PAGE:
Verizon FiOS TV Launches Howcast Videos on its VOD Platform

--CTV in VOD Deal with Rogers Cable

Verizon FiOS TV's VOD service has begun carrying videos from Howcast, a broadband video service that offers short-form instructional/how-to videos (note: Howcast, which features over 100,000 videos in 25 categories on its Web site, operates an Emerging Filmmakers Program that sees it working with filmmakers looking to create videos for it: it pays them a basic fee of $50 per video, and, if their video generates over 40,000 views, provides them with a 50% split of any advertising revenues the video generates; it also produces videos in-house and through partnerships with other media companies).

According to Verizon, hundreds of Howcast videos are now available on-demand in HD on FiOS TV, free-of-charge. The videos include instruction on topics that are thematically appropriate for the upcoming Labor Day weekend, including how to grill meat, fish or vegetables; how to play badminton or volleyball; and how to treat sunburn. "FiOS TV has provided Howcast an amazing platform to bring our how-to videos in HD quality directly to consumers' televisions," Howcast co-founder and CEO, Jason Liebman, said in a prepared statement. "We are excited to partner with Verizon and provide FiOS TV customers with a Labor Day survival guide that provides how-to solutions tailored for their holiday entertaining needs."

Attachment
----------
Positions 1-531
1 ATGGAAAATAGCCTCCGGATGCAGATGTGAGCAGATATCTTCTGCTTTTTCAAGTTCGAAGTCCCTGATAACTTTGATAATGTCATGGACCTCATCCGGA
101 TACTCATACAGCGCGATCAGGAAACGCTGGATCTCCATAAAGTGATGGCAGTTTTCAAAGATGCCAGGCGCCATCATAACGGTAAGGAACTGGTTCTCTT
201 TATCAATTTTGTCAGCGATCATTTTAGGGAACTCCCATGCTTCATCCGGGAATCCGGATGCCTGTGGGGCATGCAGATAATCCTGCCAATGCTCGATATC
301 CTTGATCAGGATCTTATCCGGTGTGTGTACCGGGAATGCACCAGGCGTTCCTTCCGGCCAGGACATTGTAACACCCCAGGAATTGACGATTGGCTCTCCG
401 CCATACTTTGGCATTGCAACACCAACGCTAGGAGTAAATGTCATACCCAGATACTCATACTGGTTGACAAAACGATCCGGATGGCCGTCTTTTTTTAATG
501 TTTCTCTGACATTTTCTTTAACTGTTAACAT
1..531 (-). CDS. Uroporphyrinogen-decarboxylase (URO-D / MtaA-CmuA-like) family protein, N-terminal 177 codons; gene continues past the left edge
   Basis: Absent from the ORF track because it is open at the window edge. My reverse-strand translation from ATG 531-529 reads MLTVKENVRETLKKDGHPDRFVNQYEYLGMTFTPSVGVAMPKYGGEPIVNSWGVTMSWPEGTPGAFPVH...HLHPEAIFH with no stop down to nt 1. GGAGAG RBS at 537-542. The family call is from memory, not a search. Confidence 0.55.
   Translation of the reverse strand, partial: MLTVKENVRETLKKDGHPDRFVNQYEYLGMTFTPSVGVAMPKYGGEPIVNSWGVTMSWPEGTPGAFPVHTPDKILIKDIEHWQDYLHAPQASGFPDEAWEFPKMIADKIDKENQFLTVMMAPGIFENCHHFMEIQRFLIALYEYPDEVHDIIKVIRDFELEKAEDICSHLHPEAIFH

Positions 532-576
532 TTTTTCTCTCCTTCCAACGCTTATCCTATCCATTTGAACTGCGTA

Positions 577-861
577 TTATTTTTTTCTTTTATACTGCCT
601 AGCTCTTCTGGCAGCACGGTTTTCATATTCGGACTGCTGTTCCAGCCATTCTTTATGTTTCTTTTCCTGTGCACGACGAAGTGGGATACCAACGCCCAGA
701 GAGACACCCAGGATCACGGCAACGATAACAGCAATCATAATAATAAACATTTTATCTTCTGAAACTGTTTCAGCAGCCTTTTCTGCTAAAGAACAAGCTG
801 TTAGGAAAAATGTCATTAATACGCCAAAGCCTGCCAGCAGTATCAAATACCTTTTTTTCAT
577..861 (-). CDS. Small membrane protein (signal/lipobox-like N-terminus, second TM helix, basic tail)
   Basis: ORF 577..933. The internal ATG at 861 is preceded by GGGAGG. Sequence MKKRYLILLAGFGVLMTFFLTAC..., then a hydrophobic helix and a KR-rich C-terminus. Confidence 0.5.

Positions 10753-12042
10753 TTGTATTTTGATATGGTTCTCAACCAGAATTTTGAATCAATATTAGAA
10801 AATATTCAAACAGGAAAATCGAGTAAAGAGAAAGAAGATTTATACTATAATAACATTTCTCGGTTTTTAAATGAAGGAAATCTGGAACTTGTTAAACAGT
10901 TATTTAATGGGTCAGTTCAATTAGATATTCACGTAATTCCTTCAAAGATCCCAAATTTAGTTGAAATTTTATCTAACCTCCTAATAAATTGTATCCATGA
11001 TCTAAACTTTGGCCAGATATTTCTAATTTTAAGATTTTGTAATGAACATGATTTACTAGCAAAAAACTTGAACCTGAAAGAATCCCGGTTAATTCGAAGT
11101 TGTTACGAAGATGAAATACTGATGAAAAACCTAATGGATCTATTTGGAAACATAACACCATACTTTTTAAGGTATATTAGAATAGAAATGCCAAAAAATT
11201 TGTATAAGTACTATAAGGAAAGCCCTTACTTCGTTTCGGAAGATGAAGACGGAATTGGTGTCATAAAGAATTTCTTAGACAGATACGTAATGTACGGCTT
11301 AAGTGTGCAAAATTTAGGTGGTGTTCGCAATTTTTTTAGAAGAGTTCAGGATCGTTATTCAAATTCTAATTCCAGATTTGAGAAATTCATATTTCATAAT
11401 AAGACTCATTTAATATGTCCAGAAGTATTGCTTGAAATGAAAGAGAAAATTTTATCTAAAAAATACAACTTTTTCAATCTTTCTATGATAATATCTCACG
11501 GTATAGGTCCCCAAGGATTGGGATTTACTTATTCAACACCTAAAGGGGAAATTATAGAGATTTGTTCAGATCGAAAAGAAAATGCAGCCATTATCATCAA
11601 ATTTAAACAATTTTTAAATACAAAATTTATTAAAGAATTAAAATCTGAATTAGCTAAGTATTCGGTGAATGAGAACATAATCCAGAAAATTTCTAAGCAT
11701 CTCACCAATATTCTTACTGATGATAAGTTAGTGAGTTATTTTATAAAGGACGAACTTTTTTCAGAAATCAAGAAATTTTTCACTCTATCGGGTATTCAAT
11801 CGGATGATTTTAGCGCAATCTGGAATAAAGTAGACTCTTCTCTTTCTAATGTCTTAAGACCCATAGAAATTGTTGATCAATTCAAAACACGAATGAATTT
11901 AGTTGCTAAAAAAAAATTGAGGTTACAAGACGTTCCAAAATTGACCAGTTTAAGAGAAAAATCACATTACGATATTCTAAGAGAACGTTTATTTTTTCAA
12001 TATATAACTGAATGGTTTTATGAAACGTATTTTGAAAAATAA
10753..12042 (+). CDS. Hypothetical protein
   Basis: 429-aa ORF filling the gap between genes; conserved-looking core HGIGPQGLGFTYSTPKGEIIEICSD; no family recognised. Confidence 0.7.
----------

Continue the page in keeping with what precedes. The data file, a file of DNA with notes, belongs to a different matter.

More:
In related news: Canadian broadcaster, CTV, announced a deal with Rogers Cable Tuesday that will see it making available 17 of its shows on the latter's VOD platform. The shows, which will be offered to viewers free-of-charge and without commercial interruption shortly after their linear broadcast, include "The Amazing Race," "Desperate Housewives" and "Grey's Anatomy," and "So You Think You Can Dance Canada." "This catch-up initiative is clearly focused on allowing our viewers to stay up to speed with their favorite programs," Mike Cosentino, CTV's SVP of program scheduling, said in a prepared statement. "Almost all of the programs we've targeted for the service are serialized, which are often challenging to keep up with in today's busy world."

North America